In this episode
- A reminder to subscribe to our newsletter
- A personal note about the blog and podcast
- A segment from chapter 4 of our audiobook, including the story of Horatio Spafford
- Notes from the blog
- Episode blog post: Suffering: Why does a loving God allow it?
- Podcast introduction: Yabo Obien
- Logo design: Jeff Lyons at Light & Story
- Original music: Makeup and Vanity Set
- Kindle version of Precious Remedies against Satan’s Devices by John Hendryx at Monergism.com
- Text for Precious Remedies provided by GraceGems.org
Welcome back to the Theodio Podcast, I’m your host Dan Kassis.
Each week here on Theodio we’re walking though the book Precious Remedies against Satan’s Devices by Thomas Brooks, one section at a time. Along with a segment of our original audio production of the book, we provide commentary and fresh insight, bringing this work of classic theology to life for you.
There’s also the Theodio Blog. It’s where we break down and explain these devices and their remedies. Visit theodio.com and click the “blog” link on the top menu to see the whole series, starting with the most recent.
At the end of every post, and on the homepage too, there’s an opportunity to sign up for our newsletter. All we need for now is your email address. Sign up, then check your email account for a confirmation from us. Click that link and you’re good to go. You’ll be the first to know when we publish a new post, and you’ll also learn about special offers on products, like our full audiobook version of Precious Remedies. Sign up today.
A personal note
As we begin this week’s episode, I want to share something personal with you. This podcast, and the blog post that accompanies it, almost didn’t happen. In fact, I came close to trashing the entire Theodio experiment.
Look at the dates between my post on suffering and the one before it. Twenty-two months separate them. That’s how long I went without doing a thing with Theodio. I was so discouraged, I considered cancelling my membership with Rainmaker, the service that runs everything, and giving up.
But then my wife encouraged me to keep going a little longer. I had been working from home a couple of months since the pandemic hit. I had more free time. Why not dust this thing off and see what happens?
Imagine my surprise when I saw the subject of the next post: suffering. It was exactly what I needed, when I needed it. The whole world was suffering due to the coronavirus. Tens of thousands of people were already dead. Millions were jobless, homeless, without hope. I knew I had to give it a try.
Now, can one little blog and podcast explain the meaning of suffering to a hurting world? Of course not. But I’m sure glad now that I didn’t give up. And I want to thank all of you who listen for sticking with us. Has this show provided any glimmer of hope to you? If so, I’d sure like to hear your story. Email me at email@example.com, or drop a comment on the blog.
The meaning of suffering
If you’re going to find hope in the midst of suffering from one source, it needs to be the Bible. The reality of suffering is no stranger to the Scriptures. Listen to the word of Asaph, an ancient worship leader, in a song he wrote for his people to sing together.
You hold my eyelids open;
I am so troubled that I cannot speak.
I consider the days of old,
the years long ago.
I said, “Let me remember my song in the night;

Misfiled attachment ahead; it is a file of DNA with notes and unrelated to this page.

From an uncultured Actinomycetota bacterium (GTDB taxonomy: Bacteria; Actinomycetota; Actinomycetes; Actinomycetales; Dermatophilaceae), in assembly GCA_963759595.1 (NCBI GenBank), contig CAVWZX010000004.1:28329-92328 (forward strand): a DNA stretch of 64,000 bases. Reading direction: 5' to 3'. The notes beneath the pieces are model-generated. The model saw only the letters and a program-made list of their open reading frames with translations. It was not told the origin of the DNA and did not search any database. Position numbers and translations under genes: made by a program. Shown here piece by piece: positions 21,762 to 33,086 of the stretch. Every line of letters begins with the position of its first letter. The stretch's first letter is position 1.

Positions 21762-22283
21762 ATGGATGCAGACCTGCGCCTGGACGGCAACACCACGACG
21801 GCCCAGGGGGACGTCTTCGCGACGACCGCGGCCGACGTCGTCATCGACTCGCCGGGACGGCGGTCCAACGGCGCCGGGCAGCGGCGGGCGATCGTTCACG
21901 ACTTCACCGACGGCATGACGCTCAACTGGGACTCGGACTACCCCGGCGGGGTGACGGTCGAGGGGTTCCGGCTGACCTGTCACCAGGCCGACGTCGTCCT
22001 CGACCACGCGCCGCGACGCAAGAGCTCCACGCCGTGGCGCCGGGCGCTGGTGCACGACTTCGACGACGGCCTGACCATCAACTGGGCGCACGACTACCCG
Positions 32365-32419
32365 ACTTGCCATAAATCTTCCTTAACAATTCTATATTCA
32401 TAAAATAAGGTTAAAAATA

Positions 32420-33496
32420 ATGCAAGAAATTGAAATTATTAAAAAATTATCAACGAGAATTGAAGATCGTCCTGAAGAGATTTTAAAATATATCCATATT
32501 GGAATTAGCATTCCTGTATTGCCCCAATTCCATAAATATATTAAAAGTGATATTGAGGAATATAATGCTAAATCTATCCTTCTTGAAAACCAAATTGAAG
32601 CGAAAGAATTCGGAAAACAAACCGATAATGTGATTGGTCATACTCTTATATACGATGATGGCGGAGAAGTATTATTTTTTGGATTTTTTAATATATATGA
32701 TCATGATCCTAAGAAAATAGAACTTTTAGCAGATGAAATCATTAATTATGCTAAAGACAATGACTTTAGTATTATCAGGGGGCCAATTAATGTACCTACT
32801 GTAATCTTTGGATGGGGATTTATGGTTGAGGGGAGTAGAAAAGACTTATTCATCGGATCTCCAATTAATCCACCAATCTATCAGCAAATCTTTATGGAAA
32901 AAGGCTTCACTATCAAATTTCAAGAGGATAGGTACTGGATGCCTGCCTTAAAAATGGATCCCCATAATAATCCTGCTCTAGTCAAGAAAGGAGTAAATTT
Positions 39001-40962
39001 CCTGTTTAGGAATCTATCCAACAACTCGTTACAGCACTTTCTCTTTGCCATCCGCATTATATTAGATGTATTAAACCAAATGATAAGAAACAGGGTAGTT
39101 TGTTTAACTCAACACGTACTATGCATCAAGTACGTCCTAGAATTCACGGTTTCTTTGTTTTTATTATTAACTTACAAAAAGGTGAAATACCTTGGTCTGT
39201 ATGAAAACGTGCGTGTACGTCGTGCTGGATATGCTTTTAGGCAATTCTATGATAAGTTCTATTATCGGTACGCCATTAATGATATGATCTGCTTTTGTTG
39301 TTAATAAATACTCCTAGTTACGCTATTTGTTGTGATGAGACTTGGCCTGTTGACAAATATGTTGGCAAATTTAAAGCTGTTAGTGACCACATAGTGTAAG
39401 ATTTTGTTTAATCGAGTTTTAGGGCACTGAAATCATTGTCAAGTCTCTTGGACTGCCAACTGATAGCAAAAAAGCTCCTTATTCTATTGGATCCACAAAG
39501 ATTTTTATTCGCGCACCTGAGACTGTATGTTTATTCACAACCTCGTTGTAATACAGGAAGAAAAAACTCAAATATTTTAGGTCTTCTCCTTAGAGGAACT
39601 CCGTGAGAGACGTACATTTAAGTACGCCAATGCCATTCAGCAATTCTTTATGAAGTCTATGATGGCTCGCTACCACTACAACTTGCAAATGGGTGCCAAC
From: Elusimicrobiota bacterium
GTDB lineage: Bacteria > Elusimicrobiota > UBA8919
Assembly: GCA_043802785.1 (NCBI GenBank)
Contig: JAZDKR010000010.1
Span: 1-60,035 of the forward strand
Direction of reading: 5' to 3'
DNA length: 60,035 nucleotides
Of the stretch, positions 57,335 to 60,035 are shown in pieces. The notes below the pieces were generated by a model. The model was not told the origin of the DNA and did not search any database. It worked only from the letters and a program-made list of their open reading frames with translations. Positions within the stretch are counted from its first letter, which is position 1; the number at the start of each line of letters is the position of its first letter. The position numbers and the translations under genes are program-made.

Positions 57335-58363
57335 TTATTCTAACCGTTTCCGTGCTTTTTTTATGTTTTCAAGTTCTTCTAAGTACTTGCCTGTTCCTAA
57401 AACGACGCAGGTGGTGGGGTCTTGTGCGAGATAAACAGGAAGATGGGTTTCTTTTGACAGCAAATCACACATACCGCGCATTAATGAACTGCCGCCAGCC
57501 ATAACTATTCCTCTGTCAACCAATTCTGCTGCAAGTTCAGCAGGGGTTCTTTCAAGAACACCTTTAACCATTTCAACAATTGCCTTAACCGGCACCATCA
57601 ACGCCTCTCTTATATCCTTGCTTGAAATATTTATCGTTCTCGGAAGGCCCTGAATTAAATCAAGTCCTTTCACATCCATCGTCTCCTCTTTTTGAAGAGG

let me meditate in my heart.”
Then my spirit made a diligent search:
“Will the Lord spurn forever,
and never again be favorable?
Has his steadfast love forever ceased?
Are his promises at an end for all time?
Has God forgotten to be gracious?
Has he in anger shut up his compassion?” Selah (Psalm 77:4–9, ESV)
This is a portion of the psalm Thomas Brooks references in the opening of this third device Satan uses to keep us “sad, doubting, questioning, and uncomfortable.” In today’s language, we might voice such thoughts like this:
“How could God allow me to suffer? Why would a loving God let this happen? If there is a God, surely this wouldn’t be part of his plan.”
As long as humans have walked the earth we have said things like this. If we even entertain the possibility of a supreme being, a sovereign god, we naturally wonder what is the purpose and meaning of suffering, pain and sorrow.
But to ask these questions is to make a supposition: that the existence of an essentially good god precludes the existence of suffering. We assume that if God is generally for us he could not allow events that are evidently against us.
The God of Abraham, Isaac, and Jacob never promises this, though. But you might not know this based on how God is marketed to the public in many of today’s churches. We gloss over hardship in favor of success, victory, and ever-increasing satisfaction in the faith of our choosing.
We forget what the Bible actually promises to those who become God’s adopted sons and daughters through Christ – suffering, struggle, doubt, rejection, loneliness, and even persecution. Sometimes Christianity can feel like trading in one set of sorrows for another.
It isn’t always this way, of course. Faith in Christ also brings hope, peace, contentment, and persevering joy. But we must remember what Job asked his wife in the midst of unspeakable suffering: “Should we only accept good from God and not adversity?” Do we dare assume God owes his children a life of ease, freedom from suffering, and avoidance of pain? Will we refuse to consider he has greater purposes in mind for the darkness that sometimes obscures his light?
Let’s listen to Thomas Brooks as he shares his remedies for overcoming these false assumptions.
Thanks for joining us on this episode of the Theodio Podcast. Next time we’re going to dig into one of the Bible’s most important subjects: grace. What is it? How does God define it? How might that differ from what we think about, when we think about grace?
We’ll answer those questions and more. Please come back again.